Medline ® Abstract for Reference 44
of 'Etiology and clinical features of bladder dysfunction in children'
Bladder dynamics and vesicoureteral reflux: factors associated with idiopathic lower urinary tract dysfunction in children.
Ural Z, Ulman I, Avanoglu A
J Urol. 2008;179(4):1564.
PURPOSE: The objective of this study was to determine the clinical, demographic, urodynamic and prognostic characteristics related to vesicoureteral reflux among patients with idiopathic lower urinary tract dysfunction.
MATERIALS AND METHODS: We retrospectively reviewed the records of 348 children with idiopathic detrusor overactivity or dysfunctional voiding who had been examined for vesicoureteral reflux between 1995 and 2005 at a university hospital. Demographic, clinical and urodynamic parameters were compared between groups according to the presence, grade, laterality and resolution of vesicoureteral reflux.
RESULTS: Among the 348 patients 8 infants were excluded from statistical analysis and are discussed separately. Among the 340 remaining patients 1 year and older vesicoureteral reflux was documented in 155 (46%), of whom 32% had bilateral reflux. Of the overall cases 60% were grade III or higher. Mean age in the refluxing group (6.5 +/- 2.8 years) was significantly lower than in the nonrefluxing group (7.6 +/- 2.5 years, p<0.001). Continent children presented with a significantly higher rate of vesicoureteral reflux compared to incontinent children (74% vs 42%, p<0.001). Among the patients who had urinary tract infection the presence of reflux increased the rate of renal cortical abnormalities (45% vs 17%, p<0.001). However, among patients who were free of urinary tract infection the presence of reflux was not associated with cortical abnormalities (25% vs 24%, p>0.05). Median maximum filling pressure was higher in the refluxing group compared to the nonrefluxing group (40.0 vs 34.0 cm H(2)O, p<0.001). Detrusor overactivity and dysfunctional voiding showed similar rates for development of vesicoureteral reflux. Reflux was resolved with medical treatment in 40% of the patients. The resolution rate was significantly higher in children with nondilating reflux and initial lower median cystometric bladder capacity.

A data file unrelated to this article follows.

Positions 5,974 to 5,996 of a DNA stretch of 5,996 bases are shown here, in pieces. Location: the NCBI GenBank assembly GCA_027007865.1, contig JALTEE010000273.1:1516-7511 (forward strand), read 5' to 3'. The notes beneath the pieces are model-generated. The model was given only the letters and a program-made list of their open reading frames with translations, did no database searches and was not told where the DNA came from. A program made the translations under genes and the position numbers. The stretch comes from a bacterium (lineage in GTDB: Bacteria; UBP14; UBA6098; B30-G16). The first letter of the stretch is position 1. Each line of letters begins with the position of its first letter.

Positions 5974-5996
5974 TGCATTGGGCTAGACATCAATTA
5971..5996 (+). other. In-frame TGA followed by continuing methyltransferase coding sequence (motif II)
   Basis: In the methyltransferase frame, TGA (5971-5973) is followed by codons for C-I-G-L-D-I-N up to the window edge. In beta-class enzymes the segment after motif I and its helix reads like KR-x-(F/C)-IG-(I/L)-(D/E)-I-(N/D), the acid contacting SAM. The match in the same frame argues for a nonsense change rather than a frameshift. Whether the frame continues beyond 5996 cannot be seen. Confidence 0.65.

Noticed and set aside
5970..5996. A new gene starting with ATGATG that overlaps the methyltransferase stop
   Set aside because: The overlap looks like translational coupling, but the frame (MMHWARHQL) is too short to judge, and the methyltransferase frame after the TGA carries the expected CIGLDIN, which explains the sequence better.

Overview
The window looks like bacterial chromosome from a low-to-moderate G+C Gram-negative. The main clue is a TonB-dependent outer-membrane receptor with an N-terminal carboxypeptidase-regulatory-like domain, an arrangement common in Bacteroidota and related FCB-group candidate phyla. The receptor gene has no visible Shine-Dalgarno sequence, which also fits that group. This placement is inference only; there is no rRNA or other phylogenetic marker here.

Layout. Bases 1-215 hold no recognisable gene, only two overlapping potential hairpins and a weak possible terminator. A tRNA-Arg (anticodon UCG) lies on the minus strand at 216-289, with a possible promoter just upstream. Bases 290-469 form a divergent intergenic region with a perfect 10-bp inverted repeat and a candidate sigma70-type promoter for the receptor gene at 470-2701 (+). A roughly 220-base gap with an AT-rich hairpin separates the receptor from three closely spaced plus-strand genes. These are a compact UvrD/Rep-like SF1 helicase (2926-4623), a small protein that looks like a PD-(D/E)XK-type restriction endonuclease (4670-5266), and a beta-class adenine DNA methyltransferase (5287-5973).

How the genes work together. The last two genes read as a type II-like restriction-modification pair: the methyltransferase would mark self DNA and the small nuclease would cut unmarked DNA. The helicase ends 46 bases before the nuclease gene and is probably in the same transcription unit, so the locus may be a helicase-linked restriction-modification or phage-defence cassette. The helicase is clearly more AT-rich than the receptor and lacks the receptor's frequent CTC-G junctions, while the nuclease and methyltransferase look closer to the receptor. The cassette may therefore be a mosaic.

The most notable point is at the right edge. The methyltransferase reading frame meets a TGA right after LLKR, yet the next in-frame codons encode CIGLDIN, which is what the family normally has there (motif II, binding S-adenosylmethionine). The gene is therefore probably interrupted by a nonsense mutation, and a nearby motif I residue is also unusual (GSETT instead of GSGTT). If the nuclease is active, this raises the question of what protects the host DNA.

CONCLUSIONS: Vesicoureteral reflux is associated with daytime incontinence, urinary tract infection, younger age and renal cortical abnormalities among patients with idiopathic lower urinary tract dysfunction. Increased intravesical pressures seem to be the primary factor for inducing reflux in idiopathic lower urinary tract dysfunction. Initial bladder capacity predicts the resolution of reflux.
Department of Pediatric Surgery, Division of Pediatric Urology, Faculty of Medicine, Ege University, Izmir, Turkey. email@example.com